Seattle cuts its summer school, amid calls for longer time in school
by Joe Copeland
The tough economic times have challenged schools’ efforts to provide enough time in class for students to catch up or stay on top of their subjects. But the news isn’t all bad, locally or nationally.
In a new report, the National Center on Time and Learning says, “Over the last several years, momentum has been building across the country to expand learning time for American students.” The report from the center, which advocates for more time in school, says that districts have found students do better with more time, and that extra school may be critical to overcoming inequalities of opportunity for low-income students. Indeed, for decades, it has been obvious that there is a common-sense case for providing American students the longer school years and school days that are common in other developed countries.
At the same time, though, there is an obvious reality: Budget strains have forced many states and school districts to cut schedules, impose furloughs, and engage in other expeidencies. The New York Times reports that, in 2009, California cut the number of required school days from 180 per year (the national norm, as a requirement in Washington state) to 175. Now, the state has authorized districts to go as low as 163 days if their revenues don’t meet expectations in the coming school year.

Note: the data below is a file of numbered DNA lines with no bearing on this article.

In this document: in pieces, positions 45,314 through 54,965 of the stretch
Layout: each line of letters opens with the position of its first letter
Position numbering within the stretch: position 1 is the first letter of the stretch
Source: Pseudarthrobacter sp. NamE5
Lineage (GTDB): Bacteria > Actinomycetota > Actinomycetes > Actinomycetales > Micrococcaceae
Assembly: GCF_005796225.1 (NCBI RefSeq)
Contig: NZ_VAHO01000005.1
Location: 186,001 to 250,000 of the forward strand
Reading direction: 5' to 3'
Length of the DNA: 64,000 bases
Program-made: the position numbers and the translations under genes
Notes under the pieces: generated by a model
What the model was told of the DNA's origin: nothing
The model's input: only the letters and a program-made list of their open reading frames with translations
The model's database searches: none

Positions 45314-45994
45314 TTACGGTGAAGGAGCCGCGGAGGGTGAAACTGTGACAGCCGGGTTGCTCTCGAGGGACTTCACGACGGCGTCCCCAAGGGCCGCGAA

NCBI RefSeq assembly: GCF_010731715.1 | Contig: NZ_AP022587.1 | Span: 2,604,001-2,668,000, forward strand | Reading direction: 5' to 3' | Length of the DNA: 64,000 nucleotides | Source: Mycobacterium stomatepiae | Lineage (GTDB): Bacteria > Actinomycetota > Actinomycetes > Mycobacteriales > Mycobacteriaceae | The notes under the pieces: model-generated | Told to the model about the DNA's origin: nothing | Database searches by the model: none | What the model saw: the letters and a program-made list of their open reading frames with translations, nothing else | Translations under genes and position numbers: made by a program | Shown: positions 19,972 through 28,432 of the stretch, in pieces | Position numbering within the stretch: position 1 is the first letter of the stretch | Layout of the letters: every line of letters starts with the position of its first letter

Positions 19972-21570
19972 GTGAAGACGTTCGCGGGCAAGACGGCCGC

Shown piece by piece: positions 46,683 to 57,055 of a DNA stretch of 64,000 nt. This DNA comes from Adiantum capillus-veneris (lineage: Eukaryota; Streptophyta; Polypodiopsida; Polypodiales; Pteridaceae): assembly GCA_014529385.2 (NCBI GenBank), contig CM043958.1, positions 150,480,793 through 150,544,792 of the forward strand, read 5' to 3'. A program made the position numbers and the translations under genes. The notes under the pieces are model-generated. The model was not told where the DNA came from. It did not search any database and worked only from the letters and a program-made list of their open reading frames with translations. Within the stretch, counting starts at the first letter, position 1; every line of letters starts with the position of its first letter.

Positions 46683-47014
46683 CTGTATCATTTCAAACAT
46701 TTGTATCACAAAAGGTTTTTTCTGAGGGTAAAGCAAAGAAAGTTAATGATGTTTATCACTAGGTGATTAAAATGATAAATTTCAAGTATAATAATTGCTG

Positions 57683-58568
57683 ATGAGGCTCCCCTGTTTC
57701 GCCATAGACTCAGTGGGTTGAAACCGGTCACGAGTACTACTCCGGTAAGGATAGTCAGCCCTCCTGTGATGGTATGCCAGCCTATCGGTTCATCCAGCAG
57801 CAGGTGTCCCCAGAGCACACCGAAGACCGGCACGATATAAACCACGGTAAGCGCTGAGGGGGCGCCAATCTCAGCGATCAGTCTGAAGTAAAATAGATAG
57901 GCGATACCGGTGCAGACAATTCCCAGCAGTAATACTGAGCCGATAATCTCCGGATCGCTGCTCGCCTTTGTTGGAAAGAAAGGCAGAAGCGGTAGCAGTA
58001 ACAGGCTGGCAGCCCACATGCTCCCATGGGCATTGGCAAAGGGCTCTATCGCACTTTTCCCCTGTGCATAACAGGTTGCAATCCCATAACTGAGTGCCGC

Seattle Public Schools recently joined the ranks of systems that have eliminated summer school, often critical to ensuring that smart but struggling students get back on track. But, in keeping with the national report, the district remains interested in expanding the amount of time for students to learn. District spokeswoman Teresa Wippel says that, in fact, as much as the system wanted to preserve summer school, one factor contributing to the decision was the availability of other options, some provided through non-profit partners. The district made sure to provide information on the options. And some Seattle schools are able to offer extra school time through federal support, grants, or partnerships, Wippel said.
Some school systems, including Hawaii’s, have managed to restore days lost earlier for financial reasons, the National Center notes. There is no guarantee that extra time (or extra money) will produce better results. But if hard work usually produces some good results, a reasonable increase in the time spent learning is likely to help students. That’s something to remember even in hard times, whether or not budget realities force schools to hold off on providing as much extra time as they might like.